Report on the Agricultural Experiment Stations, 1952 Page: 81
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POULTRY RESEARCH 81
25 percent of the sugar crystals processed from cane juice. When this
material was substituted by the Hawaii station for one-half, threefourths,
and all of the cereal grains in the ration of laying pullets,
optimum survival, feed consumption, body weight, egg production,
egg size, and egg hatchability resulted. Thus, in areas of the world
where cereal grains are either not grown or are unavailable, as in
Hawaii during prolonged shipping strikes, low-grade sugar may
serve successfully as an emergency source of carbohydrates.
In two experiments conducted by the Arkansas station, the substitution
of corn molasses (Hydrol) for 10 pounds of corn (drymatter
basis) in 100 pounds of chick diet, increased the rate of growth
significantly. It also increased the efficiency of feed utilization 0.2
pound of feed per pound of gain. There is evidence that corn molasses
contains an unidentified growth factor for growing chicks.
A byproduct of desugared beet molasses, obtained in the manufacture
of monosodium glutamate and glutamic acid, was found by the
Colorado station to be an effective source of methyl groups in chick
starting mashes low in choline. Feeding this product at different
levels in the ration consistently improved the rate of growth of the
Recent findings about antibiotics in rations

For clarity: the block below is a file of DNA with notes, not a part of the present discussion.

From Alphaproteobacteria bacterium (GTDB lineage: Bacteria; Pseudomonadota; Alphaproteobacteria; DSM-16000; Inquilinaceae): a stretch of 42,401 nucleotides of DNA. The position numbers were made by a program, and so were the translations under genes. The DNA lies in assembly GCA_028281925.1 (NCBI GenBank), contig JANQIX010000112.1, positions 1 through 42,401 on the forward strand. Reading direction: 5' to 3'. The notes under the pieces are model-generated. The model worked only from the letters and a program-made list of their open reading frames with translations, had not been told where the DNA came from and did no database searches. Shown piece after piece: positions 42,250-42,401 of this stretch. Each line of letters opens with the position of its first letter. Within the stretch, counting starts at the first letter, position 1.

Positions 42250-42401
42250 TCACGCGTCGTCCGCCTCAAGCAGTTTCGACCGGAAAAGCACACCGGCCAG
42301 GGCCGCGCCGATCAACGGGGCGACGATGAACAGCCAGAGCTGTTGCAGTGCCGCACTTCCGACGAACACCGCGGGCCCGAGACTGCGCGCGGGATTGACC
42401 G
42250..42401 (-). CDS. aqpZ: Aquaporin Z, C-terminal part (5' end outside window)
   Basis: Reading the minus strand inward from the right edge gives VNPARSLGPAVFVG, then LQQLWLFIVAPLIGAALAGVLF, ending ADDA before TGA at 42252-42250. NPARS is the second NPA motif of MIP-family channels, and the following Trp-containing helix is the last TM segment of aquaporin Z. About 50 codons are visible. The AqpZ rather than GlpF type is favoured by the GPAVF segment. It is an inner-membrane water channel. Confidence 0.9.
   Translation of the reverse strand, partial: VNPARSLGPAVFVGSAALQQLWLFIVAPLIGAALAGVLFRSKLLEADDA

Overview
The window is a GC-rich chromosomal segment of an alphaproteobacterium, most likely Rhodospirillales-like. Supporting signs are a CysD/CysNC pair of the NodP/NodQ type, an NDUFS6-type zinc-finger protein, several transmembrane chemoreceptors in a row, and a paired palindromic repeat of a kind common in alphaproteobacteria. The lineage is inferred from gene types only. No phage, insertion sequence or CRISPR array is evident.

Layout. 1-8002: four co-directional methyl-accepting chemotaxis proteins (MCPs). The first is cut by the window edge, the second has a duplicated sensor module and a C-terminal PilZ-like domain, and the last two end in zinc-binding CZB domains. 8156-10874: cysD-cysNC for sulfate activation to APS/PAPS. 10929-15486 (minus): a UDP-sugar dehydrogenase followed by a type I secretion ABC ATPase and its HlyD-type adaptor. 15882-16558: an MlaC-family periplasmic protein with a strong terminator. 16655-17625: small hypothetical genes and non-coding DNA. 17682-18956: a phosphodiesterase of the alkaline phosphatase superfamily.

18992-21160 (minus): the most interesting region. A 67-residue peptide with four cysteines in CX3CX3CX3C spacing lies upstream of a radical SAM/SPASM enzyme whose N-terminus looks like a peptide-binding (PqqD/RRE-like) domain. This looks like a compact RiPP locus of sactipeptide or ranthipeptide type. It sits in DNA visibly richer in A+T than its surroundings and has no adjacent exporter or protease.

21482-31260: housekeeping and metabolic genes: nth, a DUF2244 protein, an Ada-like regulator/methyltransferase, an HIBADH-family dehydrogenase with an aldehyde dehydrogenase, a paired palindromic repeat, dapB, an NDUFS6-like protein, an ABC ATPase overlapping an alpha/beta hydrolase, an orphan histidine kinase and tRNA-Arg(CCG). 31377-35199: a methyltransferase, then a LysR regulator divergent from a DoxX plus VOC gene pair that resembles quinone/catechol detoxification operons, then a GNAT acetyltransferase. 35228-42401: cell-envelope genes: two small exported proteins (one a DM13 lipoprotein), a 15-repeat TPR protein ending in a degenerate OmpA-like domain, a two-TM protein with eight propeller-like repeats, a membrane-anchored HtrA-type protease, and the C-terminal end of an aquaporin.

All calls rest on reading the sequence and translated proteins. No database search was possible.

According to the Pennsylvania station the growth rates of chickens
and turkeys can be increased to 10 percent by the inclusion of 5 grams
of aureomycin or terramycin per ton of starter mash. The advantage
gained by the addition of one of these antibiotics to the turkey starter
mash can be maintained only by adding it also to the grower mash.
When the antibiotic was added as a supplement to the feed until the
poults were 28 weeks of age the body weight of turkeys increased
significantly. Most of the increase occurred in the males, but the
hens were significantly more uniform in weight than the toms. Removal
of the antibiotic when birds were 8 weeks of age decreased the
rate of growth and increased the variability of growth from the
twelfth to the twenty-eighth week.
At the Texas station penicillin, bacitracin, and sodium arsanilate
have been shown to increase chick and poult growth. Growth increases
that can be attributed to the antibiotics, ranged from 10 to 25 percent.
In addition to increasing growth, antibiotics have been found to improve
feathering in poultry, to make the flocks more uniform, and
definitely to improve feed efficiency. Egg production and hatchability
have been shown to increase 5 to 8 percent when antibiotics were fed
to laying stock.
Recent research at the California station has produced a possible
explanation of the growth-promoting effect of antibiotics on poultry.
It may be that the drugs inhibit a normal gut microflora that stores
up in its own body growth factors from the feed and thus deprives
the chicken of an adequate supply of nutrients. At the same time it
appears that indiscriminate use of antibiotics in poultry feeding could
change the gut microflora to such an extent that drug-resistant pathogenic
forms become predominant and thus result in hazards to both
the birds and human beings.
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United States. Office of Experiment Stations. Report on the Agricultural Experiment Stations, 1952, book, January 1953; Washington D.C.. (digital.library.unt.edu/ark:/67531/metadc5990/m1/83/: accessed July 23, 2017), University of North Texas Libraries, Digital Library, digital.library.unt.edu; crediting UNT Libraries Government Documents Department.